Thanks to a constant stream of new developments and innovations in car and truck safety systems, the number of road fatalities in western nations has been declining ever since the 1970s. Seat belts are still the most effective passive safety feature for preventing deaths and serious injuries in accidents.
Vehicle technology has made huge strides over time as well, and the abilities of active safety systems have evolved in tandem. Not only do these active systems serve to minimize the consequences of accidents, but they also work to prevent accidents occurring in the first place. Collectively known as driver assistance systems, one of the first was ABS, or the anti-lock braking system. Nowadays, it and brake assist (BAS) are part of the electronic stability program (ESP), a package which is mandatory for newly certified trucks and cars in Germany. The example of ESP shows how we can arrive at greater safety in the future – by networking and integrating individual assistants to form larger, overarching systems.
Safety-critical driver assistance systems were developed to counteract mistakes that drivers can make at the wheel as, ultimately, the greatest source of risk in every vehicle is the driver himself/herself. To provide the driver with the best possible support, the assistance systems need to obtain data of their own from the vehicle’s surroundings, collecting it via sensors which function as their “senses.” The evolution of sensor systems and, in particular, their integration with each other and further assistance systems results in vehicles that are increasingly capable of becoming autonomous, i.e. being self-driving. The merging of ABS and BAS to form ESP is really just the start. As more data from sensors and systems is merged, the more autonomously these systems can work and the better their predictive abilities become.
Since the end of 2015, newly registered trucks in Germany are required by law to include predictive emergency braking and lane departure warning systems. In the long term, these are not just intended as a means of supporting drivers, but they could also replace them – at least on certain routes. Alternatively, they could also enable a single driver to steer an entire truck convoy consisting of several vehicles in what are known as “platoons”.
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From June 2017 to January 2019, DB Schenker will perform tests of the real-life applicability and system security of platooning technology. This is part of a joint undertaking with MAN and the Fresenius University of Applied Sciences. Mini-platoons consisting of two trucks will travel on the A9 freeway between Nuremberg and Munich. The German government is providing EUR 2 million in funding to support these field tests. Today, the technology is so advanced that partially self-driving trucks are no longer accompanied by safety convoys as was the case in 2016, when the first large-scale platooning test took place in Europe. Naturally, there are still drivers in the cabs, and they can intervene whenever necessary. DB Schenker’s platooning project reveals the company’s ambition to lead the way regarding digital business models in the transport and logistics sector, as CEO Jochen Thewes stated in an interview with German newspaper Frankfurter Allgemeine Zeitung.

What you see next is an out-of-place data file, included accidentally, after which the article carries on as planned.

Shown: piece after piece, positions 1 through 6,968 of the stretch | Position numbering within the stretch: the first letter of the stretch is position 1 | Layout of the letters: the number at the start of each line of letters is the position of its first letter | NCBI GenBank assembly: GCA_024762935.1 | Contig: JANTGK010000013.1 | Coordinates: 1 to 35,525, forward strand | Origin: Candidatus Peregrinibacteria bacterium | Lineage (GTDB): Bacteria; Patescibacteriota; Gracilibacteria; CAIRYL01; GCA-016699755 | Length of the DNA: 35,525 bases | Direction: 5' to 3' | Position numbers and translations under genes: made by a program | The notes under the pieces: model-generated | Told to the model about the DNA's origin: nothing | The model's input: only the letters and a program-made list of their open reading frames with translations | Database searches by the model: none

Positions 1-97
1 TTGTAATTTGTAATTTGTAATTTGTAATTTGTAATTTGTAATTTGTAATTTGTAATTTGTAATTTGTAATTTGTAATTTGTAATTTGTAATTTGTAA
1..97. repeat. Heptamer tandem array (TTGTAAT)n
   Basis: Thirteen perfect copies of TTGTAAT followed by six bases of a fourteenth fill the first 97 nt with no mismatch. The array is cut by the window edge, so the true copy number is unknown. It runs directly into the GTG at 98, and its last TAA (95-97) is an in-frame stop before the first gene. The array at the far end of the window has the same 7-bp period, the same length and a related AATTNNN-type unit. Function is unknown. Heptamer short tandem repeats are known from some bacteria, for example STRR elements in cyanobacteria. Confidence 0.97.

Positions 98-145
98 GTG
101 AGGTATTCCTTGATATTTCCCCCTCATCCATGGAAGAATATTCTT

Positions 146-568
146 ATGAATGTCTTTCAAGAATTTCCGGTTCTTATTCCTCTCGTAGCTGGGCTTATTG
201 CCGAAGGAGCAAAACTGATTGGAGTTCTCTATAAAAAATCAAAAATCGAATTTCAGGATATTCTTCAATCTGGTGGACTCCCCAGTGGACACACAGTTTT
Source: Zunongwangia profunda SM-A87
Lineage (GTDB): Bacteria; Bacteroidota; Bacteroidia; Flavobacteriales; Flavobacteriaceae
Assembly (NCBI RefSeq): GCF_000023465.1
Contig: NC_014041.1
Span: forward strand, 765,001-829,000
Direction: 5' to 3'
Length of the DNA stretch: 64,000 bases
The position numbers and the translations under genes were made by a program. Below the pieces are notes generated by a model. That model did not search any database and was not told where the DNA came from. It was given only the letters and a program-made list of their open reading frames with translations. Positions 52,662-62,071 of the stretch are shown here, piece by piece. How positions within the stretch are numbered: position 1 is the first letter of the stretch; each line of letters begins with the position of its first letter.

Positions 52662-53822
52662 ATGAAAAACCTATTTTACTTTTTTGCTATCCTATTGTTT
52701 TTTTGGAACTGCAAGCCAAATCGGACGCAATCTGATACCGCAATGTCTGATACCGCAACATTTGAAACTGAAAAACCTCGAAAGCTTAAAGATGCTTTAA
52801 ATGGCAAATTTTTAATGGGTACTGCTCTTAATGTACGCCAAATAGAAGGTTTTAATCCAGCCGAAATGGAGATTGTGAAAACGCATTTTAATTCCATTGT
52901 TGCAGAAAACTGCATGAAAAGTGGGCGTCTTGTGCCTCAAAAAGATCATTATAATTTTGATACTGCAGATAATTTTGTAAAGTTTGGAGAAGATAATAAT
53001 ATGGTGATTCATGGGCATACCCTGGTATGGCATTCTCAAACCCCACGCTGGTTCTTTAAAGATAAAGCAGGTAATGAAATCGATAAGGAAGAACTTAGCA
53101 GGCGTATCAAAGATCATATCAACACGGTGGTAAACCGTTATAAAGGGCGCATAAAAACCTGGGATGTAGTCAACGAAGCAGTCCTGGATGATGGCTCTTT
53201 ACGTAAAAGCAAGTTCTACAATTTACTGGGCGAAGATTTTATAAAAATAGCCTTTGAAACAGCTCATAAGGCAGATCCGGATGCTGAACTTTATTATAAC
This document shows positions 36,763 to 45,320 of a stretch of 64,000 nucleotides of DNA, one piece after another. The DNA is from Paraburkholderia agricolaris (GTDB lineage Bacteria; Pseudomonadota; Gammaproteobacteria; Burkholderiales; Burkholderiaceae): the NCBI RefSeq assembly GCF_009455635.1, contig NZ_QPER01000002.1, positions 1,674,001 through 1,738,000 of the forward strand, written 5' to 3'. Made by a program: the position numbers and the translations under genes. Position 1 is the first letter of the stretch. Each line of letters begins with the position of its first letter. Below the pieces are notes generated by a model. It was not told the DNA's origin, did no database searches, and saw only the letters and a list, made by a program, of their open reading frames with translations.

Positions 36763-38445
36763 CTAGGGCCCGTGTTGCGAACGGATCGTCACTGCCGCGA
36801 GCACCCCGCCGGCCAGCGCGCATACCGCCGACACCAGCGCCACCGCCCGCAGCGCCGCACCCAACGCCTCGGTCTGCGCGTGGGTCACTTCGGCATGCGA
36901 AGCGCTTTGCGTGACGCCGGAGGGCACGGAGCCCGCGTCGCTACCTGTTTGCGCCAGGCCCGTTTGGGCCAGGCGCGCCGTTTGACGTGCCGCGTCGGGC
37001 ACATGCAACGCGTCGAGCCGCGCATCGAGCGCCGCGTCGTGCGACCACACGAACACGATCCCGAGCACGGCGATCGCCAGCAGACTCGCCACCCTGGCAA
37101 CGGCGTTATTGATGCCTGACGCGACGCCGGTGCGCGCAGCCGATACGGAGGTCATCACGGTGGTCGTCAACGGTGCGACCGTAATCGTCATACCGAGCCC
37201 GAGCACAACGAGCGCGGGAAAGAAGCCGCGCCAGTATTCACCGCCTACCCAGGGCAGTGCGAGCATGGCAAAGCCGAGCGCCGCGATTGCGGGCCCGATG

Digital guardian angels: Driver assistance systems cut the number of road accidents
Driver assistance systems make it possible to reduce the number of fatalities among car occupants whose vehicles are involved in serious accidents with commercial or utility vehicles. Emergency brake assistants have led to a drop of over 30% in rear-impact collisions at the end of backed-up traffic. However, this requires drivers to be unable to deactivate their vehicle’s assistance systems before setting off, something that many observers have been demanding for years. These include German automobile club ADAC, and BGL, the country’s national association for motorized cargo vehicles in the logistics and waste disposal sector.
One of the most recent driver support features is the turn assistant, intended primarily to protect pedestrians and cyclists from injury. Developed by Mercedes-Benz, this radar-based system was rolled out in December 2016, and it permits the blind spot that truck drivers have to be under constant surveillance Making right-hand turns within urban areas is a particularly hazardous situation for drivers. Time and again, accidents occur at traffic lights involving pedestrians or cyclists who were within the driver’s blind spot and who frequently suffer severe injuries.The new radar technology constantly monitors on-road traffic to the sides of a vehicle. It functions perfectly regardless of light conditions, and it can identify stationary and moving objects alike. In the event of danger, it activates visual and auditory warnings. This system is also able to perform a partial braking maneuver. Mercedes-Benz expects the turning assistant to result in a major reduction of accidents within towns and cities.
Developments in commercial and utility vehicles are a particularly good illustration of how partial vehicle autonomy is currently increasing apace due to the combination of individual safety systems. For example, the lane departure assistant automatically turns on when the attention assistant registers that the driver is not concentrating on the road enough. Or cruise control and the distance controller work together to create a semi-autonomous function for stop-and-go traffic: At the press of a button, a driver’s truck follows the vehicle in front of it and maintains a constant distance, which is one of the basic requirements for platooning. All of these high-level functions are created when two more basic systems work together. In the future, even more of these subsystems will be linked, making autonomous driving an increasingly real proposition.